Bacher presents an installation with sculptural pieces made over the past years, on show for the first time. The installation is a giant chessboard, laid out in checkered sets on the floor. Curated by Sophie von Olfers.
Curated by Sophie von Olfers
Lutz Bacher's exhibition at Portikus is the first in a series of three solo shows this year, presenting Bacher's work to a European audience in the most encompassing way to date. Following the project in Frankfurt, the artist will present exhibitions at the Institute of Contemporary Arts (ICA), London, and Kunsthalle Zürich in the fall and winter of 2013. The three institutions will co-publish an extensive publication on the artist's longstanding practice and all-embracing oeuvre.
Lutz Bacher, who lives between Berkeley and New York City, occupies an important position in contemporary artistic practice. As an artist whose age and gender have been occluded for over four decades, her work becomes as much a refuge as a vehicle to respond liberally to the urgency of political and social conditions, especially in her native America. While the imagery, objects and physical spaces Lutz Bacher creates are informed by studies of ignorant and oftentimes violent human conduct such as physical abuse, treason, and complacency, she manages to escape any sort of unilateral categorization.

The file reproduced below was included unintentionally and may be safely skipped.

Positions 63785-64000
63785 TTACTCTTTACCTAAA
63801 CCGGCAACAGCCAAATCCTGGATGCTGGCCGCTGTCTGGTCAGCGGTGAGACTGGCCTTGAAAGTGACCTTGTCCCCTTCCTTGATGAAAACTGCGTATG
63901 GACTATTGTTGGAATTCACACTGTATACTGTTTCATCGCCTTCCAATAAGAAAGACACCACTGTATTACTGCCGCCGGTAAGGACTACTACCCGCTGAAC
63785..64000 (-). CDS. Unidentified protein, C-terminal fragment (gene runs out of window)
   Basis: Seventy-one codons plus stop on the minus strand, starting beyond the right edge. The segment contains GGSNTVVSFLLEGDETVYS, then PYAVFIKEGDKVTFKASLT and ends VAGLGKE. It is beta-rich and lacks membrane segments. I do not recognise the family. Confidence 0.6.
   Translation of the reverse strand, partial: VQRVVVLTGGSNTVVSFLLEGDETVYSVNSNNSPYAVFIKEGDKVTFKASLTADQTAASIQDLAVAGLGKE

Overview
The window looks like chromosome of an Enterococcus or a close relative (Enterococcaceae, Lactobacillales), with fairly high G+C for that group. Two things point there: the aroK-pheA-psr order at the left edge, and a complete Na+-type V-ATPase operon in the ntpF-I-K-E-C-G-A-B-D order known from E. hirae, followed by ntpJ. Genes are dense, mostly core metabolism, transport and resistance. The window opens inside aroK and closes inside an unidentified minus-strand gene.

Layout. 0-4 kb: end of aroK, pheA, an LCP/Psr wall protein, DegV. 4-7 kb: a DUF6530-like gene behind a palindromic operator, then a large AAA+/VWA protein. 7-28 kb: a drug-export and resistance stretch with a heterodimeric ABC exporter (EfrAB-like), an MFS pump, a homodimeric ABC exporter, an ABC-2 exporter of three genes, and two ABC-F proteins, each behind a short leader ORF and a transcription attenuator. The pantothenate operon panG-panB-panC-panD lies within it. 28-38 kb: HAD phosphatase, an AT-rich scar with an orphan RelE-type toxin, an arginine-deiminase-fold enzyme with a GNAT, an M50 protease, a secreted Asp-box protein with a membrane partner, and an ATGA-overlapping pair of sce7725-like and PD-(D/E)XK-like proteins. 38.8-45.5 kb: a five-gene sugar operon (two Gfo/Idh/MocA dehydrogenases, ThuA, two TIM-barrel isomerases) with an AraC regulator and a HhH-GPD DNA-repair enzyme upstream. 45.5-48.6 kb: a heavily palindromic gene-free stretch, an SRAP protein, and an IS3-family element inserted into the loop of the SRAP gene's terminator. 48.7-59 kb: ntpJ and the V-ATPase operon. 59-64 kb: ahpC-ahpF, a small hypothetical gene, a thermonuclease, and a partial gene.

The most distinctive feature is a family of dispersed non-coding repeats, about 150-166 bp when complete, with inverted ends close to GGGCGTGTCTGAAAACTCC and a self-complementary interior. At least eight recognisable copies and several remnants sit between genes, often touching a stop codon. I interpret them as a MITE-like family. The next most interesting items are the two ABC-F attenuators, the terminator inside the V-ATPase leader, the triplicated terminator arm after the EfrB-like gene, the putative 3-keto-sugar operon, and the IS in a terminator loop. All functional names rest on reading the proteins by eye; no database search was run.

For the main exhibition space at Portikus, Lutz Bacher presents an installation with sculptural pieces made over the past years, on show for the first time. The installation is a giant chessboard, laid out in checkered sets on the floor. Bacher's chess pieces are not the usual white and black players, but figures that range from Elvis to a Tyrannosaurus Rex to a replica of Marcel Duchamp's bicycle wheel. It comments on the structurally complex nature of certain microcosms (such as the art world) in the much larger context and endless variations of the universe. Lutz Bacher cautiously exposes her own interest in belief systems such as fate, serendipity, and universal interconnectivity. By pointing towards the mechanisms inherent in a game of chess, she invites us to strategize about the complex correlations between conditions, persons, and objects.
The temporary upper floor at Portikus as well as the monumental window space in the attic extend the exhibition's modular, rhythmic leaps from white to black throughout the building. While the chessboard is set in a classic white cube, the multichannel video piece Blue Moon (1996), which is shown upstairs, is presented in a room filled with sparkling black sand. The attic window in turn becomes a black-and-white billboard that emanates one of Lutz Bacher's trademarks, the "duck/bunny," into the public realm of the city. The drawing—depending on how you look at it—can be a duck's head or a rabbit's head, and was used by philosopher Ludwig Wittgenstein to visualize his cognitive and behavioral theory. Lutz Bacher grants us the investigation into what we actually see when we look at art, how we process the seen, and what we eventually convert it into.
Lutz Bacher is making an artist edition for Portikus, which will be available during the run of the exhibition.
For more information and guided tours of the exhibition, please contact us at firstname.lastname@example.org or at +49 69 9624454-0.
The exhibition was made possible with the generous support of Hessische Kulturstiftung.
Director: Nikolaus Hirsch
Opening: February 8, 8pm
Städelschule Rundgang: February 8–10, 11–8pm
Alte Brücke 2 / Maininsel Frankfurt am Main